When healthy, though, Mondesi has been able to put his tools on full display. The switch-hitter owns a career .244/.280/.408 slash line to go along with 54 doubles, 20 triples, 38 home runs, 157 RBIs, 180 runs scored, 133 stolen bases, 60 walks, and 412 strikeouts across 1,366 big-league plate appearances. As far as speed is concerned, he led all of baseball with 10 triples and stole a career-best 43 bases in 2019, then led the American League with 24 steals in 2020. Prior to tearing his left ACL last April, Mondesi went 7-for-50 (.140) at the plate with three RBIs, three runs scored, five stolen bases, four walks, and 20 strikeouts in his first 15 games of the year.

Defensively, Mondesi has past experience at every infield position besides first base. The 6-foot-1, 200-pounder saw the majority of his playing time in Kansas City come at shortstop, where he accrued 23 outs above average and an ultimate zone rating of 13.3 over 2,126 career innings.

Mondesi, who turns 28 in July, will earn $3.045 million in 2023 after agreeing to a deal with the Royals to avoid arbitration last month. He is currently slated to become a free agent for the first time in his career next winter. In the meantime, Mondesi figures to provide the Red Sox with versatile infield depth since he can play all over the diamond and hits from both sides of the plate.

With Trevor Story expected to be sidelined well into the 2023 season after undergoing right elbow surgery, Enrique Hernandez will step in as the club’s starting shortstop while Christian Arroyo will handle things at second base. Mondesi, meanwhile, can handle both positions in place of Hernandez and Arroyo depending on other factors such as infield/outfield alignments and pitching matchups.

The Red Sox were able to clear a spot on their 40-man roster for Mondesi by trading away Taylor, who they originally acquired from the Diamondbacks as the player to be named later in the March 2018 trade that sent infielder Deven Marrero to Arizona.

Taylor first broke in with Boston in May 2019 and impressed as a rookie by forging a 3.04 ERA in 52 appearances (47 1/3 innings) out of the bullpen. The southpaw was then limited to just eight outings in 2020 due to a bout with COVID-19 and left shoulder tendinitis, but he bounced back in 2021 by posting a 3.40 ERA (2.83 FIP) with 60 strikeouts to 23 walks over 61 relief appearances spanning 47 2/3 innings of work.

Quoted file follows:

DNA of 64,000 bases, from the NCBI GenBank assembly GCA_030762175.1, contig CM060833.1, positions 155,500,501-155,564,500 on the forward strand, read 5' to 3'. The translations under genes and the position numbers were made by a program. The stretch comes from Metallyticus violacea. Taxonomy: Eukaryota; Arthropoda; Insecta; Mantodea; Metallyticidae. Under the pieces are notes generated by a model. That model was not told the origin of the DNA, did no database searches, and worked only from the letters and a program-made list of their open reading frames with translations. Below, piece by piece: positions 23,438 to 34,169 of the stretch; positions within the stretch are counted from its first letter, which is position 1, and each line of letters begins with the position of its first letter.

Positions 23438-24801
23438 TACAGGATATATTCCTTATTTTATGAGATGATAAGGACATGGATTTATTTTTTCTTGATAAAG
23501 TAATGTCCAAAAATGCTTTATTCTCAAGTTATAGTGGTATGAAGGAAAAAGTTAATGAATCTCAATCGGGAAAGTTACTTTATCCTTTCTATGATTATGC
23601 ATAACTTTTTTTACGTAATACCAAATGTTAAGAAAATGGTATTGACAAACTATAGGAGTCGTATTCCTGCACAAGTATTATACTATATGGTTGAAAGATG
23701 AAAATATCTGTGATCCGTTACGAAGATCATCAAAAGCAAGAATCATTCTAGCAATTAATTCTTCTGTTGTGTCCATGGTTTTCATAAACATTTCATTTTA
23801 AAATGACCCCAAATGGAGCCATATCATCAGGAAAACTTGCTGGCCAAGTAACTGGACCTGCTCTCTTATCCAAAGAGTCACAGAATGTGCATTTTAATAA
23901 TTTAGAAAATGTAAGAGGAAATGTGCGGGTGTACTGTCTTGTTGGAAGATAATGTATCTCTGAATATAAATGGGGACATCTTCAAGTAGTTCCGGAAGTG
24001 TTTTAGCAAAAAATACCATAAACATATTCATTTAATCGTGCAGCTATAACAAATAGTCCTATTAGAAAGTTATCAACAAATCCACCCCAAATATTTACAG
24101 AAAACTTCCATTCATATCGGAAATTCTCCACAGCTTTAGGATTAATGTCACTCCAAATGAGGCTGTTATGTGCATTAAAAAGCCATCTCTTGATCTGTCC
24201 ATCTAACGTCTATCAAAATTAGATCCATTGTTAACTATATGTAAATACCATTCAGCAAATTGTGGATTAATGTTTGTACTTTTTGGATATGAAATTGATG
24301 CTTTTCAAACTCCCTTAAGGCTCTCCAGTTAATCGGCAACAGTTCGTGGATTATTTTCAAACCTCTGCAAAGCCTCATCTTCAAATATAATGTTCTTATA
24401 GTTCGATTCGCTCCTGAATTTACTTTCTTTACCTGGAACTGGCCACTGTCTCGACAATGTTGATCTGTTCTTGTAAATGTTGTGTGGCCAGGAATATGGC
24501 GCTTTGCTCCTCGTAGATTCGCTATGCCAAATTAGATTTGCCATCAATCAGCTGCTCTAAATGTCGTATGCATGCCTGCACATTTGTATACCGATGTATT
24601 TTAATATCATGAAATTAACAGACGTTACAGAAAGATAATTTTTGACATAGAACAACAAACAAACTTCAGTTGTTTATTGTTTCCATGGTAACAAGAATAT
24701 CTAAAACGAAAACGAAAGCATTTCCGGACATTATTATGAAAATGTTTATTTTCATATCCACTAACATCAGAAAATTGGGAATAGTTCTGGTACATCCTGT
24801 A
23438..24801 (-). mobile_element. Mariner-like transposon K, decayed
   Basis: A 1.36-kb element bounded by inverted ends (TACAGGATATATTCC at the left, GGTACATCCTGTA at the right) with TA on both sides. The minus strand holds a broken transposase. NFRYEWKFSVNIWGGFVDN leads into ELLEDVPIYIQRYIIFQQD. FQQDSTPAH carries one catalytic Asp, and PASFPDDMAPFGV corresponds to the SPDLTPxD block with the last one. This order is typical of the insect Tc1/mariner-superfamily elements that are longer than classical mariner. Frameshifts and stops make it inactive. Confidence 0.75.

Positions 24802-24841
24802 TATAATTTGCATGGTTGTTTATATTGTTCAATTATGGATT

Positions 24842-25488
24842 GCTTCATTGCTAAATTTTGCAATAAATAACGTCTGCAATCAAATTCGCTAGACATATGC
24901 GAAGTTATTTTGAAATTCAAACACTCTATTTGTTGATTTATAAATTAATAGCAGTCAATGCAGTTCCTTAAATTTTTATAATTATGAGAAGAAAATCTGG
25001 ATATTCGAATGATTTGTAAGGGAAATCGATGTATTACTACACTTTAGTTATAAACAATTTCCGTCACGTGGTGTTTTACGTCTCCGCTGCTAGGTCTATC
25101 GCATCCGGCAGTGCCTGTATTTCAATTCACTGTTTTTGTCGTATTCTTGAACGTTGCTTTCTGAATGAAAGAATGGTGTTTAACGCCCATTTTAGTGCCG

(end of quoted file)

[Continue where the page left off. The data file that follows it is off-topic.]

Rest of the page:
Despite those strong results, Taylor first began experiencing back issues towards the tail end of the 2021 campaign. As a result, he began the 2022 season on the injured list and never got healthy enough to return to the Red Sox. He made a total of eight rehab outings between Triple-A Worcester and Double-A Portland, but was shut down from throwing in mid-July.

Taylor was still tendered a contract in November, but he clearly became expandable for the Red Sox on account of his inability to stay on the mound as of late. The 29-year-old will earn a salary of $1.025 million with the Royals in 2023 and will not be eligible for free agency until the end of the 2025 season.

(Picture of Adalberto Mondesi: Joe Robbins/Icon Sportswire via Getty Images)

Falmouth native Steve Cishek announces retirement from baseball

East Falmouth, Mass. native Steve Cishek has officially announced his retirement from baseball.

Cishek, who spent this past season with the Nationals, made the announcement in a recent conversation with Rich Maclone of The Enterprise News. He also took to Instagram to reflect on his time in pro ball earlier Friday evening.

“It’s time,” Cishek told Maclone. “It’s gotten harder for me to bounce back game-to-game. The ball wasn’t coming out as crisp as before, and it felt like I had to pitch differently. I know I’ll get the bug and want to get back out there, but I don’t think I’m pulling a Tom Brady.”

Cishek, now 36, attended Falmouth High School and was originally selected by the Marlins in the fifth round of the 2007 amateur draft out of Carson-Newman University (Jefferson City, Tenn.). The sidewinding right-hander broke in with Miami in 2010 and led the club in saves in back-to-back years (2013 and 2014) before being traded to the Cardinals in July 2015.

After a brief stint in St. Louis, Cishek signed a two-year deal with the Mariners. The 6-foot-6, 220-pound reliever registered 25 saves in his first season with Seattle but was dealt to the Rays ahead of the 2017 trade deadline. An impressive stint with Tampa Bay (1.06 ERA in 26 outings) netted Cishek a two-year deal with the Cubs that December.

Cishek saw the only postseason action of his career while with the Cubs, as he made an appearance out of the bullpen in the 2018 National League Wild Card Game against the Rockies at Wrigley Field. He got the only batter he faced to ground into an inning-ending double play in a game that Chicago ultimately lost, 1-0, in 13 innings.

At the conclusion of the 2019 campaign, Cishek elected to take his talents to the South Side of the Windy City by signing with the White Sox. He struggled to the tune of a 5.49 ERA in 22 appearances (20 innings) for Chicago during the COVID-shortened 2020 season and was released from his contract that September.

Cishek inked a minors pact with the Astros last February but was cut loose before the end of spring training. He quickly latched on with the Angels and wound up producing a 3.42 ERA in 74 games (66 1/3 innings) for the Halos in 2021.